Our objective was to measure trends in immediate postpartum intrauterine device (IUD) insertion, contraceptive implant insertion, and tubal sterilization.
Among all delivery hospitalizations in the 2008-2013 National Inpatient Sample, we identified those with codes for tubal sterilization, IUD insertion, or contraceptive implant insertion. We used multivariate and multinomial logistic regression to examine associations between these outcomes and maternal and hospital characteristics over time.
While the rate of sterilization remained similar over time, the rate of IUD/implant insertion increased over the study period (1.86 per 10,000 deliveries in 2008-09; 13.5 per 10,000 deliveries in 2012-13). Compared with receiving neither IUD/implant nor sterilization and adjusting for year and sociodemographic factors, IUD/implant insertion was more likely among women with medical comorbidity (adjusted odds ratio [aOR]=1.92; 95% confidence interval 1.72-2.13), with non-private insurance (aOR=5.23; 3.82-7.15), and delivering at teaching hospitals (aOR=19.8; 9.41-41.5). Sterilization was more likely among women with medical comorbidity (aOR=1.17; 1.14-1.20) and non-private insurance (aOR=2.20; 2.10-2.30), and less likely among women receiving care at urban versus rural facilities (aOR=0.59, 0.55-0.63). Comparing only women receiving IUD/implant insertion or sterilization, IUD/implant insertion was more likely among women with non-private insurance (aOR=1.9; 1.38-2.63), delivering at urban (aOR=2.18; 1.01-4.70) or teaching (aOR=17.6; 8.50-36.5) hospitals, and delivering later in the study period (aOR=4.51 in 2010-11; aOR=8.26 in 2012-13, compared to 2008-09).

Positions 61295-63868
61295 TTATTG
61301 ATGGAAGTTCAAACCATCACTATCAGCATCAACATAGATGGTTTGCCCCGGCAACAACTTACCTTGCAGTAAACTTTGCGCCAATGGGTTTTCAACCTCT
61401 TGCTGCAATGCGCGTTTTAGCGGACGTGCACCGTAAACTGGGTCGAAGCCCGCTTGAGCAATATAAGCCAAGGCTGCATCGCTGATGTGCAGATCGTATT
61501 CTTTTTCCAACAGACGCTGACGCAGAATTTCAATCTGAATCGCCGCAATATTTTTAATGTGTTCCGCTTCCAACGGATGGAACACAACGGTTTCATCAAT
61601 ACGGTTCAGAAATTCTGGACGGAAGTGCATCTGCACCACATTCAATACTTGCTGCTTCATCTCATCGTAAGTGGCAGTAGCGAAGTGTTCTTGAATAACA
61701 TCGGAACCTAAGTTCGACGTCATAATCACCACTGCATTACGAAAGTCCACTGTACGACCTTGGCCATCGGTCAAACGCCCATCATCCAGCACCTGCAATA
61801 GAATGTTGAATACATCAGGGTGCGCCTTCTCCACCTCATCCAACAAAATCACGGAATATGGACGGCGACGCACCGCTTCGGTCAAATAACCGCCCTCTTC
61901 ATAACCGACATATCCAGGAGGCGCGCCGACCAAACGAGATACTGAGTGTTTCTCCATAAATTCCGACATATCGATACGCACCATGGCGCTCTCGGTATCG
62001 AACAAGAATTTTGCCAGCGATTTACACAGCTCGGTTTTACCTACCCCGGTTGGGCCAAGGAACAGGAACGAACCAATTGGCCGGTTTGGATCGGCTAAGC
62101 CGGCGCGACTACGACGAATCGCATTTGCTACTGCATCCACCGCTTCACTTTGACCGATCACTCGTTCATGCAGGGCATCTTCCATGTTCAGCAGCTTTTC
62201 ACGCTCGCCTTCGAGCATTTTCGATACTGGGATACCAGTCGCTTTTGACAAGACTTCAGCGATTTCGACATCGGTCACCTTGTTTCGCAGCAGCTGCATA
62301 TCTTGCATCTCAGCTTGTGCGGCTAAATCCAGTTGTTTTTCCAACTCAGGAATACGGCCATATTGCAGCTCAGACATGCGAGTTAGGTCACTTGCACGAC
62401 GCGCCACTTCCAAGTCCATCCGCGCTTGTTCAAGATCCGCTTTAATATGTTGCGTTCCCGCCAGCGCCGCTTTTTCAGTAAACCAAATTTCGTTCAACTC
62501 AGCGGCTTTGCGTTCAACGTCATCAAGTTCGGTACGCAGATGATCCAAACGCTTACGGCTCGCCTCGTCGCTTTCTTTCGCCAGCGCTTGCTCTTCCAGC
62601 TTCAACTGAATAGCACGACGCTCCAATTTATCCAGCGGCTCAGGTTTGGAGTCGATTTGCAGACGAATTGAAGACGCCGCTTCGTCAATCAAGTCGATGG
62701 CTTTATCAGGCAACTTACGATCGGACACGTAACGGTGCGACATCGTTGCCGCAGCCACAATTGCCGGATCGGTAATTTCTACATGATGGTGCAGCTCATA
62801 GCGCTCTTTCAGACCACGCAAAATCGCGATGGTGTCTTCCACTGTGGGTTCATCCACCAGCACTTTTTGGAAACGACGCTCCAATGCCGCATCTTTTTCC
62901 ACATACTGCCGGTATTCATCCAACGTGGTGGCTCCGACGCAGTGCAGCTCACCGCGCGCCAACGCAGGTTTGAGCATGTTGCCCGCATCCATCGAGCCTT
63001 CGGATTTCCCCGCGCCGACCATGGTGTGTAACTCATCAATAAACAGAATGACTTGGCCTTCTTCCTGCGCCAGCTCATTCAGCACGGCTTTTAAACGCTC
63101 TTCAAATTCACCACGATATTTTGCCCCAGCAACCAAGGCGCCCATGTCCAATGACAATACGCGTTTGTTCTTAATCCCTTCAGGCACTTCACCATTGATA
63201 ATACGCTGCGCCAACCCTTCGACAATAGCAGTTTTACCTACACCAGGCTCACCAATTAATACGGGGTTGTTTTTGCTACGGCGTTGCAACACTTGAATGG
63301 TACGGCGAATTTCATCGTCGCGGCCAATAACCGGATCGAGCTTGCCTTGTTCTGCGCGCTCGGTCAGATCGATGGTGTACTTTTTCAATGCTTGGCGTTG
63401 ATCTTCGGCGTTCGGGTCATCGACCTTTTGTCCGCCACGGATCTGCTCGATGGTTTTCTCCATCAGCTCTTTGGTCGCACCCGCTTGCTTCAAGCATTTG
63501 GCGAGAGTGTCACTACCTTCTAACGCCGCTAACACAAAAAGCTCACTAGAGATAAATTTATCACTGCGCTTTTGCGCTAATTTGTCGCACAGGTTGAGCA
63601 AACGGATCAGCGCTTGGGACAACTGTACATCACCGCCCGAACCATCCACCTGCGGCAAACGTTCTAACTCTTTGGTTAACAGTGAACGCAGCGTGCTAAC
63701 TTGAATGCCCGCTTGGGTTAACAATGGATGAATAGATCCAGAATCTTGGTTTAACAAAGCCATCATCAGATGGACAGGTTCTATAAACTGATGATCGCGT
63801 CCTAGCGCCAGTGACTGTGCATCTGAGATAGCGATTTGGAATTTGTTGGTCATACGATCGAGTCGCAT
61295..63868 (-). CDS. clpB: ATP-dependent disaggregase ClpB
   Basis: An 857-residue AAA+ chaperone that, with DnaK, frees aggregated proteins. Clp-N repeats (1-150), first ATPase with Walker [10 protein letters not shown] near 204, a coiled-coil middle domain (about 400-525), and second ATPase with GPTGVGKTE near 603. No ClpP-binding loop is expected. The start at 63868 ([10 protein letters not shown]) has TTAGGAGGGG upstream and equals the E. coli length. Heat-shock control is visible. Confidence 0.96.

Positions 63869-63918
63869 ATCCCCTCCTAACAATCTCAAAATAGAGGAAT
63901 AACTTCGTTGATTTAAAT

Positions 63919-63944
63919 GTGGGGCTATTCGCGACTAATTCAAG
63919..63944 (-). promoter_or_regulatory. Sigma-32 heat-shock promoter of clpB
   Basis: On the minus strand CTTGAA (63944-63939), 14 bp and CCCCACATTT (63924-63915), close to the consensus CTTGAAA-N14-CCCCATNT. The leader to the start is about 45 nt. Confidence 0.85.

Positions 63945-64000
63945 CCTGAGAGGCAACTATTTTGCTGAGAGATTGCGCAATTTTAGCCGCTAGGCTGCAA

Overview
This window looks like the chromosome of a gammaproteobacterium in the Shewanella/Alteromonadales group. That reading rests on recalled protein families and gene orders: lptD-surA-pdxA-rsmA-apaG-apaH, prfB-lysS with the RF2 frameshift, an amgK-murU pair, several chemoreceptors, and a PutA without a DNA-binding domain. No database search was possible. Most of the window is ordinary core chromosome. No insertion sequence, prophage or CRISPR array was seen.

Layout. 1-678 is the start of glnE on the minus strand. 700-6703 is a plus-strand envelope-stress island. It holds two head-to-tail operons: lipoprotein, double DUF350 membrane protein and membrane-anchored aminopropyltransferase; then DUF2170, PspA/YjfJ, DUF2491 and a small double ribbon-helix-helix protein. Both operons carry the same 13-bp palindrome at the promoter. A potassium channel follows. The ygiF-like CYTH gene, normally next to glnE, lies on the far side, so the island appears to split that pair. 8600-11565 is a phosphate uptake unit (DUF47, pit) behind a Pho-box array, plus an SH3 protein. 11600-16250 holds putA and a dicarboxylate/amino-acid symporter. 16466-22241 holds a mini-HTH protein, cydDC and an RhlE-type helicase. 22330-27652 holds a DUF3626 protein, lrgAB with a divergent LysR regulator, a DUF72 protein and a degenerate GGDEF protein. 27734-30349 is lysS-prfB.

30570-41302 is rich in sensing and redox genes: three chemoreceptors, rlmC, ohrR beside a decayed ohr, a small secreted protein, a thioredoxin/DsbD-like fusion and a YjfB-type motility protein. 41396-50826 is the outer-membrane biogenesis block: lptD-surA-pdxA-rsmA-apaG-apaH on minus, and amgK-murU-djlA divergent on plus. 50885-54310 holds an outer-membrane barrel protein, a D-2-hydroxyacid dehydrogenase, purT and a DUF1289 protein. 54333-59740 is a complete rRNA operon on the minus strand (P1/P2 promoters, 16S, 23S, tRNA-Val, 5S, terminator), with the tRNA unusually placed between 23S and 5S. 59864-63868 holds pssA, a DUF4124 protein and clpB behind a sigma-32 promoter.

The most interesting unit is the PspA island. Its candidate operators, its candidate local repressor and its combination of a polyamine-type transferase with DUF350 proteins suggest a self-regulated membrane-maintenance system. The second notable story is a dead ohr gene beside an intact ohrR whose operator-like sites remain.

During delivery hospitalizations in the US from 2008-2013, the IUD/implant insertion rate increased by an order of magnitude. Immediate postpartum IUD/implant insertion is associated with medical comorbidities, non-private insurance status, and urban/teaching hospital status.